Last year I was asked to help with an issue regarding Siebel File System in the production environment of Siebel 8.1. The environment was installed within a Red Hat Linux, and the Siebel File System was showing issues of locking when the system started receiving a higher volume of requisitions than the normal.
In short, after help of Red Hat administrators, we had identified that the read/write of Siebel Preferences Files (*.spf) were generating a great number of locking that were not being released, provoking the related Siebel Component to stop responding new requests or even crashing. During some crises, it was even necessary to restart the Siebel Server to get things working again.
During initial setup of all environments, initial configuration went with NFS as choice for the Siebel File System and soon it showed poor performance. Due time constraints, it was chosen to go with the Red Hat GFS file system, which initially shown better performance. Of course, since Oracle didn't support GFS about that time, it was not clear that this was a bad design decision or not.
It was clear too that we should go back with NFS since it is supported by Siebel on Linux. The problem was, of course, it was having poor performance: in fact the default configuration was so poor that is was not acceptable.
The group decided to give another try to NFS, but we would need to be sure that NFS wouldn't show the same problem. We need a way to test and guarantee that and a load test/stress test was the way to go. Now the problem was to simulate usage of Siebel Preferences Files in the Siebel File System.
Since the company didn't have any tool to simulate web clients, I suggested to go with Jmeter, and the group accepted the proposal.
I started using Jmeter's proxy feature to see how the HTTP requests were send and received from a regular Siebel Web Client in High Interactive mode. We assumed that only doing a log in/log out of the application would be enough to force the Siebel Component to read the spf file, but I was also aware that the result could be messy considering that the High Interactive client is a complicated mix of HTTP, HTML, ActiveX and Java applets.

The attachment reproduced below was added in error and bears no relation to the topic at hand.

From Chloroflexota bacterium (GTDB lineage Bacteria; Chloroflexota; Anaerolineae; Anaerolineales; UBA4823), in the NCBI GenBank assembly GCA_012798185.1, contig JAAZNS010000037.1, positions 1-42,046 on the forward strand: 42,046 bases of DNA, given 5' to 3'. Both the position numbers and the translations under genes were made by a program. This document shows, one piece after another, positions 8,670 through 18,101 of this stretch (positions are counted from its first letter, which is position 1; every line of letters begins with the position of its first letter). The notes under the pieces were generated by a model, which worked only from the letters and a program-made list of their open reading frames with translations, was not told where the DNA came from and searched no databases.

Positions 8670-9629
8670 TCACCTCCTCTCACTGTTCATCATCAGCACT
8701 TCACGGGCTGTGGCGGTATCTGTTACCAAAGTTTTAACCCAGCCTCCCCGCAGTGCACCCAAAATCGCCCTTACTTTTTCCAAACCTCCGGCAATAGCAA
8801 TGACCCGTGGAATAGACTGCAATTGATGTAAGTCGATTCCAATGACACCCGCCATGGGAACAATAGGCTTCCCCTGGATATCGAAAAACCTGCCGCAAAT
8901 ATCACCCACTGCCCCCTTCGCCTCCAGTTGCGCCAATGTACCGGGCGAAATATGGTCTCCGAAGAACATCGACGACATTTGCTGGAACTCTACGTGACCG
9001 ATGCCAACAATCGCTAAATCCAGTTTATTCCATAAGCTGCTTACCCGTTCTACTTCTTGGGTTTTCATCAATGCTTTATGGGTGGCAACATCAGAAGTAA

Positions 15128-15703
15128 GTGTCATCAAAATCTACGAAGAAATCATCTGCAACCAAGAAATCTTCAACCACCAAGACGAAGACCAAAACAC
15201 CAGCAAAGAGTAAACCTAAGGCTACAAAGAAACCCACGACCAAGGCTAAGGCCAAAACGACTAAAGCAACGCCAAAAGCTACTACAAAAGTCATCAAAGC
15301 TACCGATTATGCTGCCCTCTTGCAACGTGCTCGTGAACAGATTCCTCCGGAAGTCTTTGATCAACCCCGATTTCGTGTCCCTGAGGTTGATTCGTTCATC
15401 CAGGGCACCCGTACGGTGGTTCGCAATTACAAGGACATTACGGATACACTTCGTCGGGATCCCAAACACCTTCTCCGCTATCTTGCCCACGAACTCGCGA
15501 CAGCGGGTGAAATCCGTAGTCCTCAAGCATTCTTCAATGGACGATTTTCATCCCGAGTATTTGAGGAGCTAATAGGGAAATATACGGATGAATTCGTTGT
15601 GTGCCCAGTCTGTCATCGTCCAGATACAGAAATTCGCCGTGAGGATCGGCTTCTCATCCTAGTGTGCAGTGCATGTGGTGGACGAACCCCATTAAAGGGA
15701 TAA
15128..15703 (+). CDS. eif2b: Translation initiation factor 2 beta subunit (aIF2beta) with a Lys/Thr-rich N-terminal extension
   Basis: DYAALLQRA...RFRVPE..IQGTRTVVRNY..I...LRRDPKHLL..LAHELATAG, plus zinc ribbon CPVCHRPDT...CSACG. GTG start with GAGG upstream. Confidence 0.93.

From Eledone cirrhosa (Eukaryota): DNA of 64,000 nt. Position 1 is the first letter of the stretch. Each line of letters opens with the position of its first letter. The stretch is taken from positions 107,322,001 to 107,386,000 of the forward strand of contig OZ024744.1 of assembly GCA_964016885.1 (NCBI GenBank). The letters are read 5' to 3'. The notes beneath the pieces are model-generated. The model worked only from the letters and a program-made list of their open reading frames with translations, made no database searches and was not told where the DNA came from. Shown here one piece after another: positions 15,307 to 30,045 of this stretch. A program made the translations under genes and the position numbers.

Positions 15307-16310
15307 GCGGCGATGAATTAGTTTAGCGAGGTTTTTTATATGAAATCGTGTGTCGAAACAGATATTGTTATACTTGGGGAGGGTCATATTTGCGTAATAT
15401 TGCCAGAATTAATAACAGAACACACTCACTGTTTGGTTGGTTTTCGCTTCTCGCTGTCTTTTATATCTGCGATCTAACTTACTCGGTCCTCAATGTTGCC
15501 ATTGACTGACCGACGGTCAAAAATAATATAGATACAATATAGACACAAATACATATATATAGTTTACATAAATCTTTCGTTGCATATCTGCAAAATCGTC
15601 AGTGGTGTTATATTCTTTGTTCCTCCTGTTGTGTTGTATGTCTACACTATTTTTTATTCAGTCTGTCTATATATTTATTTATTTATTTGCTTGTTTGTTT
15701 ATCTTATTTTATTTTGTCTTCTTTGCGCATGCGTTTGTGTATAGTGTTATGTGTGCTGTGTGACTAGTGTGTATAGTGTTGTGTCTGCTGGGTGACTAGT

As you can see below, I was not that wrong:
And that was for only requesting the HTML form, entering with user and password and submitting it. After that, a log out request was made. At total, 20 requests for a simple log in the application.
The major issue was understanding the parameters and their meaning. Some of then were pretty cryptographic:
Since I could not guess their meaning and what should I use as a value for each one of them, creating this test required a series of try-and-error sessions, including monitoring the Siebel Server to see if the log in/log out was actually working as expected.
Once this was successfully created, we also decided that only reading the spf files was not enough: we should force it to be changed. I turned on the proxy feature of Jmeter and tried again.
An easy thing to do was to go to a list applet and swapping positions of two list columns in the Siebel Web Client. Implementing that in Jmeter was even more painful, because the amount of parameters were higher and number of requests too. In total, it was 30 request just to swapping the columns of position after log in and log out of the application! That required even more try-and-error tests, including checking for modification in the related spf and in the application itself.
Well, Jmeter is a great tool for automating load test/stress test of web applications (and other things too), but for Siebel I would not recommended it.
When I saw that it would be even harder to implement as I initially thought, I opened a ticket for Oracle support asking for documentation about those parameters. Unfortunately, the answer was that those parameters were not documented for end user utilization.
After some researching, I found this article from Alex Amat that shows clearly why is so hard to simulate a Siebel High Interactive client by simply looking at the HTTP request exchanged. The secret for that seems to be the correlation library (represented by the ssdtcorr.dll in Windows), which enables you to simulate the HI client without doing yourself a brain damage. While this also helps with the matter of not having documented the usage of each HTTP parameter it's open to debate and I honestly don't have a opinion about that because I haven't tested the application either (Oracle has a product called Oracle Application Testing Suite which hopefully makes such tasks much easier).
Maybe when using Jmeter with Open UI will be easier to write such tests, but again, this is something to checkin the future but I would not bet on that.
And what about the tests results?
Fortunately, the tests went OK. After reproducing the issue on GFS, the team started setting up the NFSv4 in test environment and a lot of settings were tried on the Red Hat side. The OS specialists were able to find good settings and performance with NFSv4 was not an issue again. Of course, the Jmeter's tests were there to confirm that the same locking issue would not happen with the new Siebel File System.